In the more than five hundred years since the death of Geoffrey Chaucer, scholars have labored steadfastly to bring to light early criticisms of the poet's works, comments on his life and the customs of his time, and any recorded facts that would contribute in any way toward a better understanding and appreciation of the Canterbury Tales, the poet's life, and the practices of his age. It is the purpose of this study to show this contribution of scholarship; and the writer has relied heavily upon the publications made by T. R. Lounsbury, Caroline Spurgeon, and F. N. Robinson, each of whom has brought together the results of scholarship up to his own time and without whose works this writer's task would have been impossible.
Cosmetic Names : Their Formations and Semantic Implications
In order to discover the semantic implications involved in advertising in general, the present study is confined to an investigation of the names of perfumes and lipsticks, taken as representative of the broader field.
The Crimson Veldt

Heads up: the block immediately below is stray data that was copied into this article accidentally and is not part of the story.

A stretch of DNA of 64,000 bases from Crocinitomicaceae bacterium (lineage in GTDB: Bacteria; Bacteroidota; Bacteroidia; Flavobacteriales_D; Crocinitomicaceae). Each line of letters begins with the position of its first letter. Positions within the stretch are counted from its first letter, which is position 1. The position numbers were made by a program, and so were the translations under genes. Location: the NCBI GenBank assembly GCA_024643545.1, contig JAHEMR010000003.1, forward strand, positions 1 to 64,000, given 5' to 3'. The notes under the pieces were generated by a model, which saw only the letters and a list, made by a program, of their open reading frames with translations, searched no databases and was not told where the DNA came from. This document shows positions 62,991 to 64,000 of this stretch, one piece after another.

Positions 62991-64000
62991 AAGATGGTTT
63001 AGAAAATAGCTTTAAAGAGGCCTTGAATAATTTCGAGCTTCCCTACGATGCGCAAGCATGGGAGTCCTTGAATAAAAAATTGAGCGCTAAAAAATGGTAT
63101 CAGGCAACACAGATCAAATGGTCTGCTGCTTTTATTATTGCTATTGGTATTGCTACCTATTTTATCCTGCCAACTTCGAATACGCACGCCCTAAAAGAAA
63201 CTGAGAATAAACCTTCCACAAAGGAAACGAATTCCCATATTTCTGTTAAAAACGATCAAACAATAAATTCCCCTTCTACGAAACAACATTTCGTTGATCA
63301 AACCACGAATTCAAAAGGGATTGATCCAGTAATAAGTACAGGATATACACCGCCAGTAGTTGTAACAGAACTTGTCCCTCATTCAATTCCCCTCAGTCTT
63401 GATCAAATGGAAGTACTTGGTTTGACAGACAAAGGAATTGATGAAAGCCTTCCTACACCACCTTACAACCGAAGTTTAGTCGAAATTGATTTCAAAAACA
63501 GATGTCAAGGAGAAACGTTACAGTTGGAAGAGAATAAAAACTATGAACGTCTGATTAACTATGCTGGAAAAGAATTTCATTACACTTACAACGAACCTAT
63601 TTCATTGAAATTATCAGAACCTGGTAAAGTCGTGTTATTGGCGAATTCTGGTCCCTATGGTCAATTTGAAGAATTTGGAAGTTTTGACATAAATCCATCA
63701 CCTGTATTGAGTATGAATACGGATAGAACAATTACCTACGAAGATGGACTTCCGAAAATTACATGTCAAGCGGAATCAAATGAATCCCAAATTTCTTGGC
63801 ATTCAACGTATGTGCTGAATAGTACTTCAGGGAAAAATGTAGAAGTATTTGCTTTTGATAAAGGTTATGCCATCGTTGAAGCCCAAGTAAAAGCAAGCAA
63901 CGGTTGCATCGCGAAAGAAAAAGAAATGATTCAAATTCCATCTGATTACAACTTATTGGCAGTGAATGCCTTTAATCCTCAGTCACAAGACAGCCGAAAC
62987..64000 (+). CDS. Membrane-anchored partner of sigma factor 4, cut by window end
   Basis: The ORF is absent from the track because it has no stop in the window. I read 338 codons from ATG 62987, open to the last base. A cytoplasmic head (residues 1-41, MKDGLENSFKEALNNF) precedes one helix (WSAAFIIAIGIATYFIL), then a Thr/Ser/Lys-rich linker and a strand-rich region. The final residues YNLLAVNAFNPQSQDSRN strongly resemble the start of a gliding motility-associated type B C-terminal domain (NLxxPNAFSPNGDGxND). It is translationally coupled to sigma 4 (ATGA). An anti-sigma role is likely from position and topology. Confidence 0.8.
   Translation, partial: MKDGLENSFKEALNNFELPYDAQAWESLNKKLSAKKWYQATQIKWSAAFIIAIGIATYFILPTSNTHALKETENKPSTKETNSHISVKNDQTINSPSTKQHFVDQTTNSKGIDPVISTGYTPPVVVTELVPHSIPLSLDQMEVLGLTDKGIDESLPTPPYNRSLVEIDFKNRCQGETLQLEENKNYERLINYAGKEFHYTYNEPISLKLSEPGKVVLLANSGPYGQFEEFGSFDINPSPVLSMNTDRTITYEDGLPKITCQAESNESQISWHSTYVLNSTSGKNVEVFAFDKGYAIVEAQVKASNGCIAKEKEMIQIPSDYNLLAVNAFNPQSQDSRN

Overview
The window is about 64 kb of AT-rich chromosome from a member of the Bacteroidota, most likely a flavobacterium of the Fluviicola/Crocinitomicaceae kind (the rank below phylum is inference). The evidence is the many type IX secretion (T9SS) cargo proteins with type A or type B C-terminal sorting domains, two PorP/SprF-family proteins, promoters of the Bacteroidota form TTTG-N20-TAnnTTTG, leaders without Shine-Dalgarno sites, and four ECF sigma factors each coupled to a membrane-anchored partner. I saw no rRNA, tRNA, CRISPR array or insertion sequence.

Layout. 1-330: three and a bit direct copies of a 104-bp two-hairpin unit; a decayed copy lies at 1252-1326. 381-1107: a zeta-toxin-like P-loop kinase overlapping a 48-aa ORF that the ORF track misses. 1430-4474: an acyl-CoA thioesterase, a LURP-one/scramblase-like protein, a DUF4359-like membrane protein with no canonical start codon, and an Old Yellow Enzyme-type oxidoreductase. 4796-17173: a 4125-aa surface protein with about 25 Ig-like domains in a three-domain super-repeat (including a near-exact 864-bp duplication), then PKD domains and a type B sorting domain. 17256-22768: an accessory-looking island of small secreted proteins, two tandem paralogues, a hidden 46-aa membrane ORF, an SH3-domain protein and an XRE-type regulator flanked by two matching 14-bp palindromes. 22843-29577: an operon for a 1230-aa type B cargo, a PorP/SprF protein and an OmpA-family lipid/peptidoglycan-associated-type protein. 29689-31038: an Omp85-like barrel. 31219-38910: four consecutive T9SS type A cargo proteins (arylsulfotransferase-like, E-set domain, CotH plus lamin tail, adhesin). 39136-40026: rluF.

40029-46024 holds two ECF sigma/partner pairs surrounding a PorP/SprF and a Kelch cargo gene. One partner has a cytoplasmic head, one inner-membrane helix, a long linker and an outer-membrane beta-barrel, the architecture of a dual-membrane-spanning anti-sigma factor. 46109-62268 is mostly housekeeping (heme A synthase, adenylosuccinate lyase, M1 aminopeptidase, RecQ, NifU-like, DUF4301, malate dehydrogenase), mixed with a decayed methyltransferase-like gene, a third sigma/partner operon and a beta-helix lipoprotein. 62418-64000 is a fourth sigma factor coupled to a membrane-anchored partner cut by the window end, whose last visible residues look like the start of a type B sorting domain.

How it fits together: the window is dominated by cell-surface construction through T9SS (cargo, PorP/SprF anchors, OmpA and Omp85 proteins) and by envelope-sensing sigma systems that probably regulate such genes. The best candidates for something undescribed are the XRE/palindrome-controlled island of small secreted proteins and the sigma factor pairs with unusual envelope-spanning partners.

This thesis is a work of creative fiction in the form of a novel.
A Decade of Grammatical Liberalism
Against the background of conservatism, liberalism, and counter-reaction among linguists, this study will survey the degrees of liberality shown by the writers of a group of present-day handbooks and grammars toward six disputable issues.
The Development of Don Juan as a Dramatic Character Before 1800
This thesis examines the myth and legend of Don Juan and the development of the dramatic character prior to 1800.
The Development of the Unheroic Hero in the Modern Novel
This thesis explores the development of the unheroic hero in the modern novel.
The Divine Comedy as a Source for the Poetry of T. S. Eliot
In spite of the large amount of criticism written about T. S. Eliot, no attempt has been made to point out the great debt that Eliot owes to Dante Alighieri, and the pervasive influence of The Divine Comedy on Eliot's poetical works. This thesis endeavors to illustrate the extent of that debt and influence.